Named after its sunny corner block, True North is a home for an architect and family.
The site contains two dwellings. At the rear, stables built in the 1880s was renovated to a one bedroom townhouse, while on the corner, a new three bedroom house replaced a decaying 1950’s cottage.
The geometry of the sinuous, curving form emerged from the constraints of the irregular, triangular site. Opting for a triangular form created challenges in the corners of the plan. The corners were rounded to tightly contain the space and depart from the site geometry.
The ground level contains a sunken lounge, kitchen, dining and double-height atrium in a single room surrounded by pocket gardens. Upstairs three pods, accessed by stair and bridge, hover about a two storey atrium, containing bedrooms and bathrooms, creating interior space.
Rusted steel hoods puncture the pleated facade, their deep reveals creating private windows.
The abstract form relies on loose metaphors to relate meaning: “like a billowing dress, or a coral bommie; like being inside a water droplet, or hiding inside a musical instrument.”
Overcome the challenges
With the street close on two sides, and to minimise overlooking opportunities to neighbouring properties, bedrooms were placed upstairs making a seemingly solid mass overhead, shading conjoined volumes of dining, sunken lounge, kitchen and floor play spaces. Ground level windows open the north elevation. The shape of the inset garden was refined to self-shade north openings during summer.
After pragmatic considerations of dwelling were addressed through a logical series of operations responding to site, form and streetscape. Then sculptural qualities inherent in the abstract form were considered and amplified in loose metaphors to relate meaning.
The shape is like a coral bommie. The implied extension of the south elevation creates a dialogue with the stables, traversing new and old. The curving façade along Eastwood interprets a neighbouring bay window. The pleated façade whirls and billows, like a dress. The portholes remind me of industry, the hoods a fort. The low brick walls connect to Kensington’s masonry heritage. Being inside is like looking out through a water drop, or hiding inside a musical instrument.
Opting for a triangular form created challenges in the corners of the plan. The corners were rounded to tightly contain the space and depart from the site geometry. The form dips away from the northern boundary, making a sunlit garden. At the rear, the house was bent northwards away from the southern neighbour, improving sunlight penetration to their backyard. A dimple was introduced between dining and sunken lounge along the front, eastern facade, indicating the front door. Curving the building along the north and west connects side and front in a continuous form, bending the streetscape to create connectivity between major and minor roads.
The stables were renovated, creating a single bedroom townhouse. A braced timber, insulated internal structure founded on concrete ring beam and slab, over which the original brick floor was re-laid, stabilises the double brick walls. A kitchen, laundry, living and dining areas were located downstairs, a bedroom and ensuite upstairs. Modern windows replaced existing barn doors and shuttered openings.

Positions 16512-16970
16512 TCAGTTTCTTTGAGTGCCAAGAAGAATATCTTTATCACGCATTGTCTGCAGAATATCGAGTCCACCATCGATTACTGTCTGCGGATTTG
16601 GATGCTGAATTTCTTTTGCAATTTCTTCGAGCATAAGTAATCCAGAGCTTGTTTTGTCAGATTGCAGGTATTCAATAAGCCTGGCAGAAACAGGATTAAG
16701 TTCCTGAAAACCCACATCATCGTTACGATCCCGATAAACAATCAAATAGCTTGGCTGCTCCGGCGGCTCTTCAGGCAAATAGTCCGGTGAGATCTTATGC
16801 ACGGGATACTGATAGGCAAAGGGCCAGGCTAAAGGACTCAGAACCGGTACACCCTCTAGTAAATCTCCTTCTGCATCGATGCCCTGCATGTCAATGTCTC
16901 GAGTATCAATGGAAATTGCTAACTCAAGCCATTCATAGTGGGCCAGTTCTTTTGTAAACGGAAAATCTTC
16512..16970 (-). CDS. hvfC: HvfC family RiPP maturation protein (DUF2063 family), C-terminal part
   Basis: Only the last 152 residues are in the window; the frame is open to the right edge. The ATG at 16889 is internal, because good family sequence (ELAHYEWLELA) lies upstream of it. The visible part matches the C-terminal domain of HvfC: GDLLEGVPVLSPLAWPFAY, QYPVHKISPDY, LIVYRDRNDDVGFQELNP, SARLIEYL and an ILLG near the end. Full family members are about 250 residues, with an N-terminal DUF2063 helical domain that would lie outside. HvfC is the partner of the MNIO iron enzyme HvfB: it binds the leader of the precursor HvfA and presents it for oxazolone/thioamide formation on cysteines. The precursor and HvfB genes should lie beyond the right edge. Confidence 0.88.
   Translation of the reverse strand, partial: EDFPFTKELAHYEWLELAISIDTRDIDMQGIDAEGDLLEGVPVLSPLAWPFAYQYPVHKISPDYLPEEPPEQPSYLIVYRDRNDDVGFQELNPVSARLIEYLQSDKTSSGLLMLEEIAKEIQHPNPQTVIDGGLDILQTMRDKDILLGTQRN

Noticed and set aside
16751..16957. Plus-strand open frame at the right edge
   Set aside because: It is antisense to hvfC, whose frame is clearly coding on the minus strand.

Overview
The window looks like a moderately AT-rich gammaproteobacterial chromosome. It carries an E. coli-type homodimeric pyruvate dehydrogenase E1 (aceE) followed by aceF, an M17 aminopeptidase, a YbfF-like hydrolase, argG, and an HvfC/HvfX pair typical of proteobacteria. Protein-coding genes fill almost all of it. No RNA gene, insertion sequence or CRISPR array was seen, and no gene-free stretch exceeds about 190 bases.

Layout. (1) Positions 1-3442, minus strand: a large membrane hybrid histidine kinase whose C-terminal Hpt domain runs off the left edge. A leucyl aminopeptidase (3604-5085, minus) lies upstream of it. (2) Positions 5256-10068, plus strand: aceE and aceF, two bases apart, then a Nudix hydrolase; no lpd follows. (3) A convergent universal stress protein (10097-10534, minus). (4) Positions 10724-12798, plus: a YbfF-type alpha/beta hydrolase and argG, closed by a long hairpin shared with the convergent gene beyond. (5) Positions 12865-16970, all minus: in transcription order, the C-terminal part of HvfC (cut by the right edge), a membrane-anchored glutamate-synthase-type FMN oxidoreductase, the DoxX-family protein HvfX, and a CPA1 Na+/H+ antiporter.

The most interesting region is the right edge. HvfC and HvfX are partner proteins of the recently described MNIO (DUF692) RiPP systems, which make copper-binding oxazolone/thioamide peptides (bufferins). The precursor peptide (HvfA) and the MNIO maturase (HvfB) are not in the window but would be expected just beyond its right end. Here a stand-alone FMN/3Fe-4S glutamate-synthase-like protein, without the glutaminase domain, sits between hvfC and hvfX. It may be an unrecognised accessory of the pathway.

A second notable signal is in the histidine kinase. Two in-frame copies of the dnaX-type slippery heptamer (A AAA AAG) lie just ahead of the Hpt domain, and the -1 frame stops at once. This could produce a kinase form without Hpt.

True North was developed to minimise environmental impact through design. Energy conservation and generation were primary considerations.
Insulated slab and insulated double brick construction was selected for foundation and dwarf walls to create thermal mass. Highly insulated steel and timber frame was employed on roof, walls and level one.
Demolishing the existing cottage created a source of recycled bricks for the new building.
The form and openings was developed and tested through computer modelling and assessment to control sunlight penetration; to allow sunlight in to passively warm the slab in winter and exclude it in summer. A rating of 7.3 stairs was achieved.
The folded facade was developed, in part, to capture still air. This additional uncalculated insulation enhances envelope performance.
A central atrium, vented at low and high level, allows a night purge, flushing heat from the day.
While considered at the outset, energy generation was not implemented due to the excellent performance of the thermal envelope and poor value of feed-in tariff.
Development of the Steel facade
The continuous curving form required a seamless façade. A deep triangular profile, custom formed in a pearlescent metallic finish, renders the curvilinear form in constantly changing shadows. Rusted metallic hoods penetrate the folded facade to create window openings, enhance privacy and shade upper level rooms. The triangular ribs add structural stability, capturing airspace in a final layer of insulation, augmenting the envelope’s high thermal performance.
This steel facade was developed to resolve the challenges inherent in cladding this continuous, curving form in a seamless skin. Bluescope Steel provided the flat coil for while the triangular profile was folded by Design Sheet Metal to TANDEM’s design.
The continuous curved profile loops around the curving form, meeting at a single overlapped vertical seam indicating the front door. Over the back door the facade splits and rejoins to create a porch.
The profile articulates the curvileanear form in a continuous pleated loop, rendering the form in a constantly shifting pattern of shadows. It floats and whirls around the curved form like a dress, scarf or cloak, implying movement and a dynamic, restless energy.
The deeply folded facade was designed to create diagonal bracing, stabilising the curving, assymetric form. The deeply folded triangles retain a layer of still air adding to the performance of the envelope.
Location: Melbourne, Australia
Area: 182 sqm
Architects: TANDEM Design Studio
Photographs: Tim Hill